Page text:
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The Zen Dilemma

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The Zen Dilemma

I received an interesting email from a friend today. He has just started getting into meditation and has bumped up against an issue a lot of people run into:

“I have been reading Eckhart Tolle’s book on The Power of Now and it has got me thinking about Zen philosophy again. I heard that you used to practice meditation quite a bit and I wanted to ask you about it.

“Zen is contradictory to most of the philosophy I invest in, but it’s unclear whether or not it has to be exclusive. One struggle I have is the idea that ruminating in the past or future is detrimental to one’s overall consciousness, even when it is positive. Tolle says, the idea of a future heaven creates a present hell. Does attachment need to be taken to this extreme? If I didn’t think of the past or future, wouldn’t I become an irresponsible person?”

I started meditating when I was 16. I got very into it and read a lot about spirituality and eastern philosophy in high school and college. I rarely talk or write about spiritual practices because I honestly believe that spiritual experiences are, by definition, unquantifiable and therefore exceedingly difficult to put into words. They’re also exceedingly personal. So I just rarely even bother going there.

With that said, this is a pretty common dilemma for people who are exposed to zen and eastern philosophy — that the idea of “unattachment” isn’t exactly practical or even applicable in modern life. You have to remember that a lot of these philosophies were developed thousands of years ago when there were far fewer demands and complexities in everyday life. So the idea of going and sitting in a cave for nine years and staring at a wall wasn’t exactly giving up a whole lot.

The usual sticking point for everyone is, “If I’m supposed to be attached to nothing and desire nothing, how the hell do I get anything done?” Hell, how did Tolle write multiple 300-page books if he was completely unattached to the future? Wouldn’t he just stare and smile at the typewriter?

The problem comes with the explanation of attachment. Many people take it as wanting or desiring anything. This is where you get people living in communes, giving up their possessions, moving to Tibet and whatnot. It’s also the main reason I’ve never felt comfortable in any spiritual community I’ve found, because I think they commit the same foul, just in the opposite direction.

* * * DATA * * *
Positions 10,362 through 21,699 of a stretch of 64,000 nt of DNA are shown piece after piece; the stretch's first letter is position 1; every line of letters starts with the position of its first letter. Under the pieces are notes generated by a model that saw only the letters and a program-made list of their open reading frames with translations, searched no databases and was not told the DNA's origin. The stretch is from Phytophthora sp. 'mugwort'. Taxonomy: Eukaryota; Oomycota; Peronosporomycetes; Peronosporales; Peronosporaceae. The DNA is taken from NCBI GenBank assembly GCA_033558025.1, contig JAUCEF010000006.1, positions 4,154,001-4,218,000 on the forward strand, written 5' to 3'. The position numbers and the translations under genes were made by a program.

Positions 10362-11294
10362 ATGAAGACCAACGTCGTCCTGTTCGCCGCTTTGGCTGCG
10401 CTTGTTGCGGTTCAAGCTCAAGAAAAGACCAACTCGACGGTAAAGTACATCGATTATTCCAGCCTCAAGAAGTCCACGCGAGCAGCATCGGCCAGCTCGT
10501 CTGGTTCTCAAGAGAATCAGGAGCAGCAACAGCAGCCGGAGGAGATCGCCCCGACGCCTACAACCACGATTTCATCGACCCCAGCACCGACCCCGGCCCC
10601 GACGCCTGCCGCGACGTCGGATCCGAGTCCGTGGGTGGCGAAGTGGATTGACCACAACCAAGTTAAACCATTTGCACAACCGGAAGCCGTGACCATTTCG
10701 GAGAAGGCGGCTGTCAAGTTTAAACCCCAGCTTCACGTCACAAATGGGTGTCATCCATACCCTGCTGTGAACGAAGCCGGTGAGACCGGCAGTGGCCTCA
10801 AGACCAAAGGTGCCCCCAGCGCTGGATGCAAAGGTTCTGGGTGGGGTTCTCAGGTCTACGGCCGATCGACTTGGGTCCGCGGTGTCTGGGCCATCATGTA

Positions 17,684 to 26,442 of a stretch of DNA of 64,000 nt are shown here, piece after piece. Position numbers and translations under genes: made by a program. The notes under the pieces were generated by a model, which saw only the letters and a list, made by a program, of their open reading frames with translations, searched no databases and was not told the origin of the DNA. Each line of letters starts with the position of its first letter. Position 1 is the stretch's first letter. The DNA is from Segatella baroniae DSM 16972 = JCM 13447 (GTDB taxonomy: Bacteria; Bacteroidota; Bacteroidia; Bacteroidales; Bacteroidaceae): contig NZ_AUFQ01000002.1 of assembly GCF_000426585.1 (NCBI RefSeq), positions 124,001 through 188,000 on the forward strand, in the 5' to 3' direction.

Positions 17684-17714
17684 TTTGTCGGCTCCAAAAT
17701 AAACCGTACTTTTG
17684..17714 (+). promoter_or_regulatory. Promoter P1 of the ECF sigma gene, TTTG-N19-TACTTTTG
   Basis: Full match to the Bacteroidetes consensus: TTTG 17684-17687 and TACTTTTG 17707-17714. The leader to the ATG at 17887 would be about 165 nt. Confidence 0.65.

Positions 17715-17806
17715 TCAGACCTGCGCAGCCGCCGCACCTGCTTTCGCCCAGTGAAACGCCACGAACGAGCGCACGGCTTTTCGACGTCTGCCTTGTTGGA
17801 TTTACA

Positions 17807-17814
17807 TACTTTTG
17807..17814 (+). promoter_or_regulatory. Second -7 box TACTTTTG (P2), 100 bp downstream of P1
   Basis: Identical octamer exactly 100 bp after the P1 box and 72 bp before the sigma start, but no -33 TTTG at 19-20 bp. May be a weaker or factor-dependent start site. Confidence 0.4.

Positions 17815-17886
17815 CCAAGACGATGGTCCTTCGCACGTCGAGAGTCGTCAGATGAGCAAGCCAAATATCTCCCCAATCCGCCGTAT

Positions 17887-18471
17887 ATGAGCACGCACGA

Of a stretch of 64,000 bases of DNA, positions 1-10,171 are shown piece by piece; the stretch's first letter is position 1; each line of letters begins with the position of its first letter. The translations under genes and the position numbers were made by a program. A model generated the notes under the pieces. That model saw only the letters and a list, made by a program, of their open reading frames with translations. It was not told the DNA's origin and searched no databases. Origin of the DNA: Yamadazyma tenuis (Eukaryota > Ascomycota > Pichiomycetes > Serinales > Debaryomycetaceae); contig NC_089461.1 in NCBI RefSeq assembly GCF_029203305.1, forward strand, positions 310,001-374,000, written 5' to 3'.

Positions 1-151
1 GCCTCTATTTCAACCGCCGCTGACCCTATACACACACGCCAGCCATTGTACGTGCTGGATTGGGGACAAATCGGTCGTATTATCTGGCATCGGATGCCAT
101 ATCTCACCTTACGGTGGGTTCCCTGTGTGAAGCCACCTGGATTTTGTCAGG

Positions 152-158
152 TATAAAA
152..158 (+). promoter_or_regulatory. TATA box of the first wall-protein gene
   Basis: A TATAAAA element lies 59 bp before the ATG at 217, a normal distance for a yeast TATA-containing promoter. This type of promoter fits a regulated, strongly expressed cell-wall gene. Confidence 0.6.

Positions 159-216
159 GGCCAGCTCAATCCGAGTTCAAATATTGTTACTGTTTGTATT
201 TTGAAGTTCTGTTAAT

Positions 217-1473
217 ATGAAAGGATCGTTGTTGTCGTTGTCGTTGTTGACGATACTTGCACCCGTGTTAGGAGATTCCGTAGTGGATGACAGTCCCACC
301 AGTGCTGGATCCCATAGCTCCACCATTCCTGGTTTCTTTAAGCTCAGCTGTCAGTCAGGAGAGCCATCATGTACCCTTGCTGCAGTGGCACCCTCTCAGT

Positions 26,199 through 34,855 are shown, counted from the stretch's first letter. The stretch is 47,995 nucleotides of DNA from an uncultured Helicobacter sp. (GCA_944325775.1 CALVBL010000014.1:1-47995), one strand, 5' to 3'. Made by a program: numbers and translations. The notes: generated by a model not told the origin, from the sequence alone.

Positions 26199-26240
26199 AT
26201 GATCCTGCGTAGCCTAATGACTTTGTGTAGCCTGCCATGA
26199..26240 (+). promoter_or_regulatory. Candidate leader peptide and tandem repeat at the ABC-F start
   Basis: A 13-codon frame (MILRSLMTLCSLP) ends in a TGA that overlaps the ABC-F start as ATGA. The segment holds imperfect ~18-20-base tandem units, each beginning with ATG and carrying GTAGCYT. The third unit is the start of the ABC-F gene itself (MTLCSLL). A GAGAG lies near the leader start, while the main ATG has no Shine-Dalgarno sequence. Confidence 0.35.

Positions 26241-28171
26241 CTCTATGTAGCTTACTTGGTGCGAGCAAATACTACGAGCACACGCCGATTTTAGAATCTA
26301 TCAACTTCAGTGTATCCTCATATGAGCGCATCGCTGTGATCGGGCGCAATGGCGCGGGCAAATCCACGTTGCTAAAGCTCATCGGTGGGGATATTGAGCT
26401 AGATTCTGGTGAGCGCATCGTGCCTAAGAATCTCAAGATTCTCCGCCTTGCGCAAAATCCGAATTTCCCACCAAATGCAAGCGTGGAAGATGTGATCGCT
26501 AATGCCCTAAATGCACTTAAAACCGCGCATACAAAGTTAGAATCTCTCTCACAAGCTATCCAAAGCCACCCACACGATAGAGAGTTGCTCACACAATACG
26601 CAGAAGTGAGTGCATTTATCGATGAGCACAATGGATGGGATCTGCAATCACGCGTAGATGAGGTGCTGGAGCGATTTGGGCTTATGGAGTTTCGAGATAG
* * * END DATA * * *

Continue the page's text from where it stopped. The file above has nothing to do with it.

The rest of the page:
The catch is that actively being unattached to things is still being attached to something. You’re attached to being unattached. Actively desiring to be desireless is still a desire. Letting go of a thought is still a thought. Surrendering to a feeling is still a feeling. I think most (smart) people who are turned off by Eastern Philosophy at first glance intuitively recognize this. And rightly so…

By that definition of desire and attachment, you’re screwed if you do and screwed if you don’t.

The catch is that actively being unattached to everything is still being attached to something. You’re attached to being unattached.

A more proper explanation would be that it refers not to just something that you want or desire, but rather to things you are afraid to lose. In life, everything is lost. Everything. At some point, everything goes away, and therefore to have anything at all, we must be willing to accommodate that loss.

You know that saying, “You can’t truly have something until you’re willing to lose it?” It’s like that.

Zen imageIt’s not about doing or not doing. It’s all about how much of your sense of Self, your identity is attached to the outcome of what you do or don’t do.

“Being present” isn’t ignoring the past or the future. That’s impossible actually, because the act of thinking about a past or a future is actually taking place in the present. It’s impossible to not be present. What changes is how you identify yourself. Or rather, how you identify your Self.

It’s about widening your perspective, expanding what you identify to be a potential part of You. Recognizing that you have such little control and little knowledge of, well, anything in the world, that you might as well let go and be humble about it. Have your career goals, thoughts and ideas, your hopes and dreams, but don’t attach the Self to it in such a way that you’ll suffer if you don’t achieve them. Remember what’s happened to you and enjoy your memories, but don’t base your identity on it.

Obviously this is all easier said than done.

The way I explain it is recognizing that it’s all just a game that we’re playing, the game is called life. And I don’t mean in the business, climb-the-ladder analogy, but in the fact that ultimately everything that we are and do is just a cosmic interplay between seemingly separate manifestations of consciousness. Most people never realize it’s a game. As a result, they are slaves to the ebbs and flows of what’s played.

But there are people who slowly realize that it’s just a game. Some of these people find out by refusing to play. Some find out by simply stopping and paying attention. Some find out by almost being removed from the game. Some realize it by watching others being removed before their eyes. But in the end, for whatever reason, they realize it’s just a game. And because it’s just a game, they have no reason to be worried or afraid, ever, because it’s just a game. And whoever wins or loses doesn’t matter because it’s just going to start all over again.

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